William (manager of the lodge and awesome guide) pulled a fruit from a tree and cracked it open, revealing red pomegranate-like seeds inside. Then he stuck a little stick in it and painted mine and the Frenchman’s faces with tribal tattooing. We were the only two painted in the end, because Nacho ate the fruit before he got to anyone else.

We left to the second village -the heat in full swing and all of us dripping with sweat. I was nervous when we booked the tour that ‘visit an indigenous community’ might be an over-touristic venture… Paddy and I laughed on the boat imagining the villagers sighing, removing their jeans and putting on ‘traditional’ dress for their show for the tourists, but we needn’t have worried.

It was very relaxed in the village, nothing felt put on just for us. The señora who showed us how to make bread was wearing a simple, loose-fitting skirt and top – beautiful and cool for the weather – and had bare brown feet on the tamped dirt floor. She led us out of the kitchen – a hut with a fire in the corner – and down a path to where the yuca trees grow. The tree seems so insignificant, its spindly branches climb to just a few metres and it is all thin, bare trunk with a few bunches of leaves. But this is a serious Amazonian staple- used how we use wheat, and present in almost every meal in some form.

The señora asked someone to pull on the tree, and as they pull hard on the trunk the earth falls away and its roots appear – huge starchy vegetables that look like kumara and not at all like the roots of this slender tree.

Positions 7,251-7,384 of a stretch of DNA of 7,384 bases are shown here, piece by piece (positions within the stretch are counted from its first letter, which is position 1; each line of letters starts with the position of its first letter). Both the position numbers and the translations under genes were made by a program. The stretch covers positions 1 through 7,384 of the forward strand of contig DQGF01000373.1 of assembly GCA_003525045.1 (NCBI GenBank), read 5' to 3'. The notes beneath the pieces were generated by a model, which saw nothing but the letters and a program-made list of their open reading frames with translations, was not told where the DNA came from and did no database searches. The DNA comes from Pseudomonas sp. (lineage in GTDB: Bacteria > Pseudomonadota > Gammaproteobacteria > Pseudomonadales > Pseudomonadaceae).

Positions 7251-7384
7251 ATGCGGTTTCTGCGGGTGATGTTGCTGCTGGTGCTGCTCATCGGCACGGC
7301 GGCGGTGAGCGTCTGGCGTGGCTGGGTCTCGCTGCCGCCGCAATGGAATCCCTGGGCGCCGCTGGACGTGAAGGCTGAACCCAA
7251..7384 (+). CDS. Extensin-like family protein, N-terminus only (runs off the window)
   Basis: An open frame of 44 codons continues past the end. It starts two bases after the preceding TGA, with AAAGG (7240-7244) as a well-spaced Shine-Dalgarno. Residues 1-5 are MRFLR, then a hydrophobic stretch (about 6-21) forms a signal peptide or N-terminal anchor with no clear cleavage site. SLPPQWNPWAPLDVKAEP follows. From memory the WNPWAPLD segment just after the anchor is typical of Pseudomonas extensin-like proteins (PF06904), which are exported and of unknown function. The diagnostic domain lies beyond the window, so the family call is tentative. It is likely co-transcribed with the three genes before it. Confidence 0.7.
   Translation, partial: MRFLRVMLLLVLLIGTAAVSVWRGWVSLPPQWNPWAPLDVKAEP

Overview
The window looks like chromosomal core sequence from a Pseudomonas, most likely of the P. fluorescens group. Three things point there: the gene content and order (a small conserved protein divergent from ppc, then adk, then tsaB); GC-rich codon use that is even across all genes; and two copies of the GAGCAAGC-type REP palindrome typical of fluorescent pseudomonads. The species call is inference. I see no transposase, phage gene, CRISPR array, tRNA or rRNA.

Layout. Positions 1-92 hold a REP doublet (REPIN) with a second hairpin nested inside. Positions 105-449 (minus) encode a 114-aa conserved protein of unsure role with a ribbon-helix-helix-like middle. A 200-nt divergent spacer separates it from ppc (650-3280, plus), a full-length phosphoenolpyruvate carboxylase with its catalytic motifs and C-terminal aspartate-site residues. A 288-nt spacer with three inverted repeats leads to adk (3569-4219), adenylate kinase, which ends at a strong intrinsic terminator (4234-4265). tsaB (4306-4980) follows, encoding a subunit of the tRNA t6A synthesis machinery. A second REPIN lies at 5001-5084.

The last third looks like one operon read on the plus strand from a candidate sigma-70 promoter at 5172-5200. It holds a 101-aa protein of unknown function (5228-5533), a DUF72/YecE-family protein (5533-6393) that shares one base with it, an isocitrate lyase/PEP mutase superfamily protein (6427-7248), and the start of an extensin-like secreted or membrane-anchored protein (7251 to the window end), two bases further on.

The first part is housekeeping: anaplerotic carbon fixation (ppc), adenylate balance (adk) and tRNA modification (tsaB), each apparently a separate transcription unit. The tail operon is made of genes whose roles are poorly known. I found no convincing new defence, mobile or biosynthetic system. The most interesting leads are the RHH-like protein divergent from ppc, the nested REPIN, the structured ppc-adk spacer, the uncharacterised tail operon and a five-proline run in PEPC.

The dirt is brushed off and one cut made in the yuca with a machete – and then we peel them. The thick skin comes of easily and reveals firm, slippery white insides.

From one tree we got 8-10 big yuca. The señora then cuts off one section of the tree with her machete (any section will do), sticks it back in the earth and halfheartedly brushes some soil over it. It will be ready to harvest again in 7 months. Amazing.

We walk back to the cooking hut where there is a small elevated boat-shaped trough and a large piece of thick metal pierced with holes to make a grater. The señora washes the yuca and shows us how to grate the root- a job made hard (and dangerous) by its slipperiness.

After all this, we have a big, wet pile of grated starch – and the señora tells us we need ot make it into flour. Impossible! We think. Not so…

The señora pulls out a long woven instrument with a loop ay each end. She scoops the yuca into its middle and loops one end over a post, positioning a bucket on the floor underneath. She turns the stick, levering it against a pole to wring out the liquid from the yuca (which we find out later is toxic in some plants).